The Democratic Party – A Short History

August 25, 2008

Modern Democratic Party logo

This week the Democratic Party will hold their convention in Denver. History will be made in the Mile-High city this week. The first black candidate for president will be nominated by a major party. Barack Obama will officially become the nominee of his party for President of the United States.

The Democratic Party came out of the Democratic-Republican Party which was organized by Thomas Jefferson and James Madison in the early 1790s. The party favored states’ rights and strict adherance to the Constitution. It also opposed a national bank and wealthy, moneyed interests. In the election of 1800 the Democratic-Republican Party ascended to power with the election of Thomas Jefferson.

In 1828 led by Andrew Jackson and Martin Van Buren the Democratic-Republican Party split and the faction supporting the old Jeffersonian principles became the Democratic Party. In 1844 the name was officially shortened to the Democratic Party.

Before and during the Civil War the party split along Northern and Southern lines, but still remained one party. Today the Democratic Party remains one of the two major political parties in the United States along with the Republican Party.

Factoids:

  • Mascot symbol commonly associated with the party is the donkey. This has never been officially adopted by the party.
  • Since election night 2000 the color blue has become the identified color of the Democratic Party. This is because all major broadcast networks used those same colors to identify the parties, blue for Democrats and red for Republicans.
  • The song “Happy Days Are Here Again” is the unofficial song of the party.

Notable Democratic Presidents:

  • Thomas Jefferson
  • Andrew Jackson
  • Woodrow Wilson
  • Franklin Delano Roosevelt
  • Harry Truman
  • John F. Kennedy
  • Lyndon Johnson
  • Jimmy Carter
  • Bill Clinton

This week no matter what your political persuasion watching the convention is observing democracy in action.

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Election 2008: The Contenders

June 3, 2008

Someone once said, “It ain’t over til it’s over.” Well I believe it’s all over and the candidates are set for the general election in November, vice presidential running mates to be decided soon.

In the Democratic corner is Senator Barack Obama from Illinois trying to become the first African-American president.

Factoids:
Photo: Associated Press

Born August 4, 1961, Honolulu, Hawaii (age when inaugurated would be 47)
Family: Married Michelle Robinson (1992-present); Children: Natasha (2001) and Malia Ann (1999)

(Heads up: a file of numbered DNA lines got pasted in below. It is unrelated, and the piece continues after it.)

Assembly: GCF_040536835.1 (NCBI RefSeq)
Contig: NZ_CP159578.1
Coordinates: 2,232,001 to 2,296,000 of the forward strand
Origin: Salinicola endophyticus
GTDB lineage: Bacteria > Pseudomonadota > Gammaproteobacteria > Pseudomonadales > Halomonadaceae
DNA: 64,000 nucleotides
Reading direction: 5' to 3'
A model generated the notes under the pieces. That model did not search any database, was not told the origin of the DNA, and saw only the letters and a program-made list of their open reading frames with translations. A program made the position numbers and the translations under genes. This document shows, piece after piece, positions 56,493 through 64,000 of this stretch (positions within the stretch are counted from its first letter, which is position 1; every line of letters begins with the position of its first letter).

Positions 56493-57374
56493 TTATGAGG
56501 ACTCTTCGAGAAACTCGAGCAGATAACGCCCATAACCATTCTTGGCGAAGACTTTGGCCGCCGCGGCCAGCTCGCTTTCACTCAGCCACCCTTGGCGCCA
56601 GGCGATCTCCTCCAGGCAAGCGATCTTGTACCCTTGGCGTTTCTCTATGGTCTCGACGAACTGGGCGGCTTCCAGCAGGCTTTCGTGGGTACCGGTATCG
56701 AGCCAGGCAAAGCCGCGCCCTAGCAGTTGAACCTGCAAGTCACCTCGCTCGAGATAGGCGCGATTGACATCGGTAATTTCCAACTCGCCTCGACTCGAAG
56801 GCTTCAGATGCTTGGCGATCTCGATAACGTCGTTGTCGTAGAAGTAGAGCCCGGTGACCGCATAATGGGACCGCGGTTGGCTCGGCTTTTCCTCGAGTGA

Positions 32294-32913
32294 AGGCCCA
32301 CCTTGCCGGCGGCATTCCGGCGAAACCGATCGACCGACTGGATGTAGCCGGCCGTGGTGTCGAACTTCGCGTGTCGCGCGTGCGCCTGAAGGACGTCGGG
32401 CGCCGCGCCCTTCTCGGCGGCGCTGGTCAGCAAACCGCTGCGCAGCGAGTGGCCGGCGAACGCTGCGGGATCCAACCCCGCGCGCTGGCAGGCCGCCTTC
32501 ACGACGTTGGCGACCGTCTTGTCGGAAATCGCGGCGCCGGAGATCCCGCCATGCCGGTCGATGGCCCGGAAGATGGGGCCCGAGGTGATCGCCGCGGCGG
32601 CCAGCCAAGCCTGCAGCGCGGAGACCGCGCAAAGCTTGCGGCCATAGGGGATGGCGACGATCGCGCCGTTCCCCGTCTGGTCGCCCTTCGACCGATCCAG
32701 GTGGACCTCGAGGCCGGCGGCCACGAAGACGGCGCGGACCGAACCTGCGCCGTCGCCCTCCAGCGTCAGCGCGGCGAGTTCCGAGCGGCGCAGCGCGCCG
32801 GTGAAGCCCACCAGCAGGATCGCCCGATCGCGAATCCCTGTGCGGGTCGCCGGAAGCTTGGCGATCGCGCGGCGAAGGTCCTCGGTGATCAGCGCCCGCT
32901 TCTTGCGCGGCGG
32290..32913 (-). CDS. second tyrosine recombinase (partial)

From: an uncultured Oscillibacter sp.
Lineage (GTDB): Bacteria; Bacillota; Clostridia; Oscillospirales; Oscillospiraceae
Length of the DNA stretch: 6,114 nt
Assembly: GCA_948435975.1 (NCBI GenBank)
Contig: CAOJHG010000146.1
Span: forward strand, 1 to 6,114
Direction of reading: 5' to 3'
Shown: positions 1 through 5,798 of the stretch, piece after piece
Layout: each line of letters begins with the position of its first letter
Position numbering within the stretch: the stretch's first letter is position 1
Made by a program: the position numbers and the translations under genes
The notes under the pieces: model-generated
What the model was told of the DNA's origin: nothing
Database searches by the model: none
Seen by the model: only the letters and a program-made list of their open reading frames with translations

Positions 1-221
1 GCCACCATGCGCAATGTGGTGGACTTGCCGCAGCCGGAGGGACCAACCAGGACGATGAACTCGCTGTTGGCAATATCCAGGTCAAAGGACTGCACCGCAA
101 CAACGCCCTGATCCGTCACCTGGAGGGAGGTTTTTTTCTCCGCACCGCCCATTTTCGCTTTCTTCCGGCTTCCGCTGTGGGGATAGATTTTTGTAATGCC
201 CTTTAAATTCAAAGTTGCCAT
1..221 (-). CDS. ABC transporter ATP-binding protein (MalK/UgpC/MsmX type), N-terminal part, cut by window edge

Religion: Christian; attends Trinity United Church of Christ in Chicago
Education: Columbia University, B.A., 1983; Harvard University, J.D., 1991
1990s: Practiced civil rights law and taught constitutional law at the University of Chicago Law School.
1997-2005: Illinois state senator, representing the 13th District.
July 27, 2004: Delivered keynote address at the Democratic National Convention.
November 2004: Won the U.S. Senate seat in Illinois, defeating Alan Keyes.
Author: “Dreams From My Father: A Story of Race and Inheritance” (1995); “The Audacity of Hope: Thoughts on Reclaiming the American Dream” (2006) and “It Takes a Nation: How Strangers Became Family in the Wake of Hurricane Katrina” (2006).
2008: presumptive Democratic nominee for President of the United States.

And in the Republican corner is Senator John McCain from Arizona attempting to be the oldest president.

Factoids
Photo: Official U.S. Senate photo

Born: August 29, 1936, Panama Canal Zone (age when inaugurated would be 72)
Family: Married Cindy Hensley (May 17, 1980 – present); Carol Shepp (1965-1980, divorced); Children: Bridget, 1991 (adopted from Bangladesh, 1992); Jimmy, 1988; Jack, 1986; Meghan, 1984; Sidney, 1966; Adopted sons from Carol’s previous marriage: Andy, 1962, and Doug, 1959.
Religion: Episcopalian
Education: U.S. Naval Academy, B.S.
1967-1973: McCain held prisoner by the North Vietnamese after his plane shot down.
1977-1981: Director at the Navy Senate Liaison Office.
1981-1982: Vice president of Hensley & Company.
1983-1987: U.S. representative from Arizona’s 1st District.
1986: Won the U.S. Senate seat vacated by retiring Sen. Barry Goldwater.
1990s: Worked with Democrats on normalizing relations and increasing trade with Vietnam.
March 9, 2000: Dropped out of the presidential race after Super Tuesday losses, and endorsed George W. Bush.
2004: Apparently Democratic presidential nominee John Kerry asked McCain to be his vice-presidential running mate, and that McCain refused.

Awarded the Silver Star, the Bronze Star, the Legion of Merit, a Purple Heart and the Distinguished Flying Cross after his release as a POW in Vietnam. McCain’s father and grandfather were both U.S. Navy admirals. They were the first father and son to achieve that rank.


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